To get a complete picture, he recommends conducting a Life Cycle Assessment (LCA), to understand how products impact the environment. The European Federation of Corrugated Board Manufacturers (FEFCO) holds LCA data about corrugated board, and Plastics Europe does the same for different types of plastic. “A lot of LCA data is available for packaging manufacturers and converters looking into developing new packaging,” says Sturges. Which is just as well, because without a nod to green ideals, the packaging industry is finding it increasingly difficult to win business from big brands and supermarkets.

Recycled and recycling
Probably the easiest way to convince the public of a pack’s environmental credentials is to use recycled material or produce packs that can be recycled. Many people already recycle some of their household rubbish in kerbside collection bins, but few realise how little recycled material is actually used in packaging.

This is something the Waste and Resources Action Programme (WRAP) is keen to change, and at a conference last month, it focused on developing better practices for closed-loop recycling of polyethylene terephthalate (PET) for drinks bottles, (see ‘Recycled Content’, below).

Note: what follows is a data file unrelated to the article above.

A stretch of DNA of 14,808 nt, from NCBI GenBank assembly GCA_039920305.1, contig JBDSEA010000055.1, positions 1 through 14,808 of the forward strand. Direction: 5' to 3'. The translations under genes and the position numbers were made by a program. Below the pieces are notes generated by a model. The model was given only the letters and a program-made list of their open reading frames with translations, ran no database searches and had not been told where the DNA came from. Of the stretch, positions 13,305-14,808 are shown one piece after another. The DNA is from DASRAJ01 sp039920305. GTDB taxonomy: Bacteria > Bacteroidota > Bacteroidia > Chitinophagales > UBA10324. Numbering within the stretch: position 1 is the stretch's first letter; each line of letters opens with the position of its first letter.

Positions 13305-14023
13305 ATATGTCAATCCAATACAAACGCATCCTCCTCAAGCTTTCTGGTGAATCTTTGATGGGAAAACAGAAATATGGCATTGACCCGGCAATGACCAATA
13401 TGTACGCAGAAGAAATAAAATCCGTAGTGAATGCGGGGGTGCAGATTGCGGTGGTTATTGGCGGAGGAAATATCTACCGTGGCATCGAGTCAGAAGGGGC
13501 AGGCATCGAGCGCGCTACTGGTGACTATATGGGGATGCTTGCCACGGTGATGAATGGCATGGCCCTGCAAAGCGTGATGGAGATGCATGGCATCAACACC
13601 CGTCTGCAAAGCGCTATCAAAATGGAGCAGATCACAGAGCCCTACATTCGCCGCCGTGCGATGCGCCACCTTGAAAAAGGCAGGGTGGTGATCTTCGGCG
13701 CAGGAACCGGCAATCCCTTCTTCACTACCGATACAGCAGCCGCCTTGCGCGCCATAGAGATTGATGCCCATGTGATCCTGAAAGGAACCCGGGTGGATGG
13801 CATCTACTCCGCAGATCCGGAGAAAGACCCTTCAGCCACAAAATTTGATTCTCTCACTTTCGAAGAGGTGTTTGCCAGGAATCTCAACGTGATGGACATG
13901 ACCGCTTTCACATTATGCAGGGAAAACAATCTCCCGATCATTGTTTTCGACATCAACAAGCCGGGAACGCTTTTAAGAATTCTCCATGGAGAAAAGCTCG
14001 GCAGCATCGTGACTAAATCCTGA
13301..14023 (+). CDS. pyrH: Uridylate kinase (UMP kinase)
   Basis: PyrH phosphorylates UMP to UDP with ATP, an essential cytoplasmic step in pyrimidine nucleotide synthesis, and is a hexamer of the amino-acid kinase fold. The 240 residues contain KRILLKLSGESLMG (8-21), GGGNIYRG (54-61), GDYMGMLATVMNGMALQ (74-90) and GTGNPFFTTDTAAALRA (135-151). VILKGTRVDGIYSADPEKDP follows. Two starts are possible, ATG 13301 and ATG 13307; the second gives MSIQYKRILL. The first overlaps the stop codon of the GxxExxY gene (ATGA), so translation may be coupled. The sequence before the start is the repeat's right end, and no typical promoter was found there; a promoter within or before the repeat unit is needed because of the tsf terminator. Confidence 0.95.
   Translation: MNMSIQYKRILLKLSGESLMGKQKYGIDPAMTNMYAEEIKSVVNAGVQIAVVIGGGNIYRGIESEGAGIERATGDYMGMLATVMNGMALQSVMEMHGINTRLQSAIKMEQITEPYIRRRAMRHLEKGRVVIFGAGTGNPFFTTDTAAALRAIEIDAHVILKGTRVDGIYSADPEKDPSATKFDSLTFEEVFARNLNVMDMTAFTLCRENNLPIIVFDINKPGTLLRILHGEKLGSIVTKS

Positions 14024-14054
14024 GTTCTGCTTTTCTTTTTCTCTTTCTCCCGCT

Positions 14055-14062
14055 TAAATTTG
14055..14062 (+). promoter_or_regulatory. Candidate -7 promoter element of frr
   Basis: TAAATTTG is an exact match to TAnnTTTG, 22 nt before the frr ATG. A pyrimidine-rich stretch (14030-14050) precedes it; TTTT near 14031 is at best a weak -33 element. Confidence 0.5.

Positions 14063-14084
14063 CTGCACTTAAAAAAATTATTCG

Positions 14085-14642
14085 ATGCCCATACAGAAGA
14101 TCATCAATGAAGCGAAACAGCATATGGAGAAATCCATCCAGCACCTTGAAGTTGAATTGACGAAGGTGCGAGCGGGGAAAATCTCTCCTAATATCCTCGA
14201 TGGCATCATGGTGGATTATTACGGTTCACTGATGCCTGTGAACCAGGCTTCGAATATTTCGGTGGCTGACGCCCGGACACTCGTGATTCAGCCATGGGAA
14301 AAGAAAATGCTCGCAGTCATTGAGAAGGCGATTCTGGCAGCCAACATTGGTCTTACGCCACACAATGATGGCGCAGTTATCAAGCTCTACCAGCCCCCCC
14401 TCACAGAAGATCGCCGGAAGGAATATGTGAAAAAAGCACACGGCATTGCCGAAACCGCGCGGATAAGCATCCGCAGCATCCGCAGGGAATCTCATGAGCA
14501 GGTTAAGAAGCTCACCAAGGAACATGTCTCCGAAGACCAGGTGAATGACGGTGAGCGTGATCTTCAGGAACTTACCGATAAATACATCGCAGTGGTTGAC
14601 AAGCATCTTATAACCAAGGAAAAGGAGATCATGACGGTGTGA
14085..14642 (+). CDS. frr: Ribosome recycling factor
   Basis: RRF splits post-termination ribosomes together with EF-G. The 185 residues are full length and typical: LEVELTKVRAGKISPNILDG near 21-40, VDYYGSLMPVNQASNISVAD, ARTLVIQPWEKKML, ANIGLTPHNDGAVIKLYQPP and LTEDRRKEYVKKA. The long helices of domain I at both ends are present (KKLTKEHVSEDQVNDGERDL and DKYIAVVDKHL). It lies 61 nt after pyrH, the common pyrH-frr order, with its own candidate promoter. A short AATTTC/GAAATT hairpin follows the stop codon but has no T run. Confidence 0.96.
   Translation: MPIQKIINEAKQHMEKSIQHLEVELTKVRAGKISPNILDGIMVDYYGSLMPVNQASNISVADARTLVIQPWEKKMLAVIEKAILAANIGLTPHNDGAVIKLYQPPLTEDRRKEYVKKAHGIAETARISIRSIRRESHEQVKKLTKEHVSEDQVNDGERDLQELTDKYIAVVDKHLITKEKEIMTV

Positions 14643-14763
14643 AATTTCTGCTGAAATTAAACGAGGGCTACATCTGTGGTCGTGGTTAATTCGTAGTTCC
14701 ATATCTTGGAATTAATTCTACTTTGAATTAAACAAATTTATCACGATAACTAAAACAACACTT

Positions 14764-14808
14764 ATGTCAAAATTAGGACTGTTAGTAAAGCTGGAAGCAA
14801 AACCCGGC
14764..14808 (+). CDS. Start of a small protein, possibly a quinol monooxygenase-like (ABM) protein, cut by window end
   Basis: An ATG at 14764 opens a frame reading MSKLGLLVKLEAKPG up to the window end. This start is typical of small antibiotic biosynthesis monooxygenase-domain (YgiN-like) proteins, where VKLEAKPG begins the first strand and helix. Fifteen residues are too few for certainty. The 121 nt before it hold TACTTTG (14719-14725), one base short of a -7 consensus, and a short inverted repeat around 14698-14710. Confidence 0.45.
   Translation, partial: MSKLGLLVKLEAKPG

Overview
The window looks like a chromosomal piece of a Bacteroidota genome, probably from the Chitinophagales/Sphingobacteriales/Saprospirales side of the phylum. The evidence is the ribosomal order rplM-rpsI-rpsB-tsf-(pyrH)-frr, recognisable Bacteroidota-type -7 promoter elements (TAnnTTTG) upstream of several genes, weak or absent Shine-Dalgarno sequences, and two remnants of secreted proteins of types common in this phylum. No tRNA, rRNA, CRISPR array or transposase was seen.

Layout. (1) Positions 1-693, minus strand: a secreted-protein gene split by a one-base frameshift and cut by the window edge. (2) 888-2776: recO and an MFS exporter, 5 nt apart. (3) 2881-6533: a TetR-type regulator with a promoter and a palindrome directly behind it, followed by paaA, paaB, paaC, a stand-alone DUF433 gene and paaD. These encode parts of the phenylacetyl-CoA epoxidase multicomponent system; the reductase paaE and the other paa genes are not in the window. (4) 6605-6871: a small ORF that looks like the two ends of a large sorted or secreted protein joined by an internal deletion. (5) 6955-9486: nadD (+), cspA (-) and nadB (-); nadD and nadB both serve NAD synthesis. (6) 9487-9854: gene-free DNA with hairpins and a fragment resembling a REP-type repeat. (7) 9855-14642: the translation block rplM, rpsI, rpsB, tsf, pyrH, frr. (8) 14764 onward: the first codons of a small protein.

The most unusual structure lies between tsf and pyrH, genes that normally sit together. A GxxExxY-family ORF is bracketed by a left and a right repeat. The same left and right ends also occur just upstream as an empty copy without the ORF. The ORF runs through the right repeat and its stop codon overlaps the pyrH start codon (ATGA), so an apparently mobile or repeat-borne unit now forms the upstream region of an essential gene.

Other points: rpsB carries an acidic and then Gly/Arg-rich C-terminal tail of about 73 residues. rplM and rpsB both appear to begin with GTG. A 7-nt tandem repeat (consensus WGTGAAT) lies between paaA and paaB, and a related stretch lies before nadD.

Aluminium cans, glass bottles and jars and cardboard boxes already use a large proportion of recycled content, but producers are taking longer to use recycled plastics such as polypropylene (PP) for margarine tubs, PET for bottles or polyvinyl chloride (PVC) for food trays or cling film.

Open-loop recycling, or reusing the pack, is another potential way to save the planet from packaging. Brands see it as a sure-sell to the public because many people already reuse packaging. Shopping bags are reused as bin liners, plastic bottles as propagators in the garden or Nutella jars as glasses.

Reusability is something Sheffield Hallam University is investigating with its Design Futures department. Creative director Janet Shipton is researching the possibility of encouraging people to reuse their packaging or dispose of it so that its materials can be reused.